Most electrical grid systems in the US require a UNIX backbone. If this was an individual workstation, chances are it was due to poor security standards by their network administrator (regardless of the OS).

If it were a workstation, it just meant that they didn't really pay much attention to security policies internally. This tends to be an issue with small towns and the likes; their CTO will usually have a Linux/UNIX background but will have to suffice to use Windows or MacOS for workstations because Linux isn't user-friendly for most offices.
Linux has its fair share of rootkits and malware issues - never assume that just because you're not running in a closed source environment that you're safe from viruses, rootkits, and such.

Posted 1/2/17 , edited 1/2/17
Considering the myriad of ways to become infected with malware from, well, anywhere, I'm going to have to take a step back. Neither story links on this thread divulge any info on so much as the type of malware. I'm concerned that this malware case is an example of "jumping at shadows," or something.
Posted 1/2/17 , edited 1/2/17

aeb0717 wrote:

Considering the myriad of ways to become infected with malware from, well, anywhere, I'm going to have to take a step back. Neither story links on this thread divulge any info on so much as the type of malware. I'm concerned that this malware case is an example of "jumping at shadows," or something.


Maybe, but it's not common for a company to reveal a known exploit until after it's been patched, resolved, and analyzed.
I would like to know the type of malware that was utilized in this attack; just from professional curiosity (I handle server infrastructure for a telecommunication company). But I doubt there would be any real news here without some type of confirmation from the CTO of the company.

Edit:

Scratch that - this was a laptop that was compromised. Seven Days article that outlines some of the details that weren't published by mainstream news organizations. I won't say they were "jumping at shadows" but it appears that traffic was being monitored during the "hysteria" of Russian hacking and the federal agencies monitoring for digital footprints that link to Russian hacking groups. It seems that known spearfishing attempts probably worked on the Burlington Electric Department.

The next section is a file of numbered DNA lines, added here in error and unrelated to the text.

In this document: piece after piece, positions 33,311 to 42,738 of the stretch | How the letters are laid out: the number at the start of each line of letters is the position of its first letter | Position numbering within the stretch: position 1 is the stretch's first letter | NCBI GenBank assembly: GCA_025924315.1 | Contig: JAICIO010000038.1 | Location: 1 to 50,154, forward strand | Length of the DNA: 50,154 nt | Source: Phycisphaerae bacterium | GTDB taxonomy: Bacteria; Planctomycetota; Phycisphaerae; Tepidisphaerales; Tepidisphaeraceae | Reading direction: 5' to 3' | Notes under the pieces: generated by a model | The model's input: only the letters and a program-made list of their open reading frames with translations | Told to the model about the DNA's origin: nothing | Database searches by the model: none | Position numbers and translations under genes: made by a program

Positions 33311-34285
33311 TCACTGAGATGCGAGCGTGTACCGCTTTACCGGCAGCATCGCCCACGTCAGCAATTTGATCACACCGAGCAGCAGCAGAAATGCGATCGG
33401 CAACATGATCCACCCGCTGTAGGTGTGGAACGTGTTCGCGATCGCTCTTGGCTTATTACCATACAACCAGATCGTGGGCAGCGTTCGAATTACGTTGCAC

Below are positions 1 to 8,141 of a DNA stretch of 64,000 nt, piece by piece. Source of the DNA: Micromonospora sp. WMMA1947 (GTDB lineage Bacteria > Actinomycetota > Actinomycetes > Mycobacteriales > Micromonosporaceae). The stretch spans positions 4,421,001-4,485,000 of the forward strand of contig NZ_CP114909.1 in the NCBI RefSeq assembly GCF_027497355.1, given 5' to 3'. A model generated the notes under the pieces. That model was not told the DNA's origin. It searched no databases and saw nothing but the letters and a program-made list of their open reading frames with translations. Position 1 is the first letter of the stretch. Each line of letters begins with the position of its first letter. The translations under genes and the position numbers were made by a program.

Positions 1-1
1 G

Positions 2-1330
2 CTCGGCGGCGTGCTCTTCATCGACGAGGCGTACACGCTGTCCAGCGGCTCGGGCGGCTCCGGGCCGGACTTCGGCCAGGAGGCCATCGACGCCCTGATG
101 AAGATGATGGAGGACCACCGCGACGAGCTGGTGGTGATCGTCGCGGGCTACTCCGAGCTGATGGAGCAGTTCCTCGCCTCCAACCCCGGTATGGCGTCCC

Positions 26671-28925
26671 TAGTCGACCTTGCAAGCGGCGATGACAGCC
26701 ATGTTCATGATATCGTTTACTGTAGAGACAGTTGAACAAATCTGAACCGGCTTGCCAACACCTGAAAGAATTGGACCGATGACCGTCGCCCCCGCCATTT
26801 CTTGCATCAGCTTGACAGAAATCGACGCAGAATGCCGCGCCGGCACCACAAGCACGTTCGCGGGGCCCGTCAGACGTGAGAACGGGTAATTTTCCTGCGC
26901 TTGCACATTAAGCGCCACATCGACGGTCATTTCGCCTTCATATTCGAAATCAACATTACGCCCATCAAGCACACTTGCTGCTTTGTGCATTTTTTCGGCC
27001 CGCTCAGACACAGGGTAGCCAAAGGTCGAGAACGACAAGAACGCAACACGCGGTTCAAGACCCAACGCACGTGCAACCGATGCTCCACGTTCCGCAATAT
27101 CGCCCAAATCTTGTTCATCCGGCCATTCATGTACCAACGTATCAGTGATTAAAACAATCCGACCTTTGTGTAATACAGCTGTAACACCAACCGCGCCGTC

So here's what we know about this story so far (objective as possible):

1. Malware was found on the laptop of a Burlington Electric Department employee. (Source)
2. It was not related to the infrastructure for BED nor did it have access to customer information. (Source)
3. This was a result of Homeland Security informing all U.S.-based utility companies of code that was linked back to Grizzly Steppe (a Russian hacking campaign/group). BED scanned all computers and found this malware code executing on one of their laptops (Source).

The legitimacy of the malware can be put into question, to a degree. However, it is also known that Grizzly Steppe is notorious for spearfishing (the act of sending spoofed or fake emails that seem genuine to an employee that doesn't know any better to convince them to install malware) and this would collaborate with the fact that it was an employee computer that was compromised.
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Posted 1/2/17 , edited 1/2/17
given the general vibe of the media towards russia at the moment if they didnt tell you - its probably adware or something ridiculous.

otherwise they would been exaggerating that it would knock a zillion US people off the grid when putin personally pushed the big red button that says destroy america.
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Posted 1/2/17 , edited 1/2/17

ninjitsuko wrote:


Rujikin wrote:

I'd bet 1000 CR points that laptop is using windows. They should have installed linux.


I'd raise that bet to 10000 CR points, that it was using a branch of UNIX (if it was an infrastructure or web server).
Most electrical grid systems in the US require a UNIX backbone. If this was an individual workstation, chances are it was due to poor security standards by their network administrator (regardless of the OS).

If it were a workstation, it just meant that they didn't really pay much attention to security policies internally. This tends to be an issue with small towns and the likes; their CTO will usually have a Linux/UNIX background but will have to suffice to use Windows or MacOS for workstations because Linux isn't user-friendly for most offices.
Linux has its fair share of rootkits and malware issues - never assume that just because you're not running in a closed source environment that you're safe from viruses, rootkits, and such.



I somehow doubt it was using a *nix because it was a (gut feeling here)laptop.
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Posted 1/2/17 , edited 1/2/17
You know what is REALLY SCARY? China has been doing a whole lot more, and a whole lot worse, and there has been no U.S. response....